Please welcome James M. Jackson, author of the Seamus McCree mysteries and other works.
What’s your idea of a perfect day?
My perfect day would occur at our “camp” in the Upper Peninsula of Michigan. [Note: “camp” in the U.P. can mean anything from a rude fishing shack, standing only because it doesn’t have enough ambition to fall down, to a Rockefeller-type hunting lodge with a gazillion rooms. Ours is a nice house with all the amenities.] I awake after a good night’s sleep to the call of a loon on the lake. I write in the morning, taking a break to watch the sun rise over the hill behind me, and then turn around to observe how it paints the opposite shore with its light. I breakfast on the deck, my editing frequently interrupted as I watch birds flit in the woods and gather the sunflower and thistle seeds I have provided for their sustenance and my entertainment. I gently scold the hummingbirds to “play nice” when they perform their aerial duels around their feeders.
Later in the day I take a leisurely stroll through our woods with camera in hand to capture butterfly pictures, or interesting mushrooms, or moss, or shadows, or nothing at all. I go for a run or bicycle ride and cool off in the lake. After dinner I sit on the screened-in porch and read, frequently interrupting myself to watch light play on the water and later to marvel at the sky as it turns pink, orange, red, and purple.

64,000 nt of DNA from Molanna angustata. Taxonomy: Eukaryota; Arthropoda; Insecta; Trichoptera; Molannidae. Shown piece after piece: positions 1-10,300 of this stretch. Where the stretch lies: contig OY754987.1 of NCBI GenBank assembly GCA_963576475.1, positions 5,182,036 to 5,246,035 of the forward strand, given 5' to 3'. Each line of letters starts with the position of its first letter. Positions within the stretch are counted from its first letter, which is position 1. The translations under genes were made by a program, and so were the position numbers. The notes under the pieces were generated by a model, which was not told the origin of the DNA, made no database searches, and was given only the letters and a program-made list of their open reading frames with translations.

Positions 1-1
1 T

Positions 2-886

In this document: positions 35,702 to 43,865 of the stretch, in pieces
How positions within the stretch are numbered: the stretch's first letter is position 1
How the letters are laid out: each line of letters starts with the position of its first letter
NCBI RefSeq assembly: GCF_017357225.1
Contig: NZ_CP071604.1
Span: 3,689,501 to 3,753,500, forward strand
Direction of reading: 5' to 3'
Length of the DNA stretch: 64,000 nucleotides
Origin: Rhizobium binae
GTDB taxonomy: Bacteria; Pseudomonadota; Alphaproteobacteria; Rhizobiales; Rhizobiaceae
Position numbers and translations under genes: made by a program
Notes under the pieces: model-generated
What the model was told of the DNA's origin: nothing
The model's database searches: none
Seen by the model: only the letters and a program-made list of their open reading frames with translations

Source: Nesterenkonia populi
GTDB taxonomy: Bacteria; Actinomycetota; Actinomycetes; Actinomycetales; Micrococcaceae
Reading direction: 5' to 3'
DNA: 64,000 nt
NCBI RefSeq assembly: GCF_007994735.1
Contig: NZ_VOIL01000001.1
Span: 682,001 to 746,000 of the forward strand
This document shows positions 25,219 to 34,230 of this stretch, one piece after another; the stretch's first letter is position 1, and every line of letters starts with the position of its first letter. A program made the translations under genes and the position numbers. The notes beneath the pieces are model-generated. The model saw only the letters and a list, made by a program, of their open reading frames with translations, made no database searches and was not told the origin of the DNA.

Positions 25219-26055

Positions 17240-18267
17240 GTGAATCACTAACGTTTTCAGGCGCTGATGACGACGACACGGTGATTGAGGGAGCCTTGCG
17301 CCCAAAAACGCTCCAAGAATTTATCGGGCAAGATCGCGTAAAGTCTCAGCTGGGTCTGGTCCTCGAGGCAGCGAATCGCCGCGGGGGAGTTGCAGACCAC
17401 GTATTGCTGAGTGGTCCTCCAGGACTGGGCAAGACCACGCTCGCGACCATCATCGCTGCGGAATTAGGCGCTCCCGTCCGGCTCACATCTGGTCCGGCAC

And I fall asleep to the yip of coyotes and howl of the resident wolf pack.
Do you have a signature accessory, color, fragrance, phrase, or meal?
Oh gosh, I wish this question had been later in the interview, because I always get strange looks when I fess up that I am particularly fond of applesauce on pizza. The best is my partner Jan’s homemade applesauce on her homemade pizza.
I do not yet have any signature accessory. I will be wearing a boa to celebrate the Guppy Chapter of Sisters in Crime at the SinC annual Malice breakfast, so who knows…?
Excluding family, name three people who either inspired you or influenced your creativity.
Sara Paretsky for three reasons: (1) Because she had the courage to break with “tradition” and write a strong female character succeeding in roles previously restricted to men; (2) for founding Sisters in Crime; (3) for pulling me aside after a masters class and telling me that my writing had an “interesting voice” I should keep.
Early Robert B. Parker for his tight writing.
My son’s 9th grade English teacher who I overheard say that no work is ever finished; the author finally chooses to abandon it.
Do you listen to music when you write?
I often write in silence—the better to hear character voices. Early in the morning before the rest of the world has risen is my preferred time to write because I am a morning person and it’s quiet. However, if others in the house are making noises that intrude, I’ll stick on headphones and play either classical or new age.
If your latest book were chocolate, what kind would it be and why?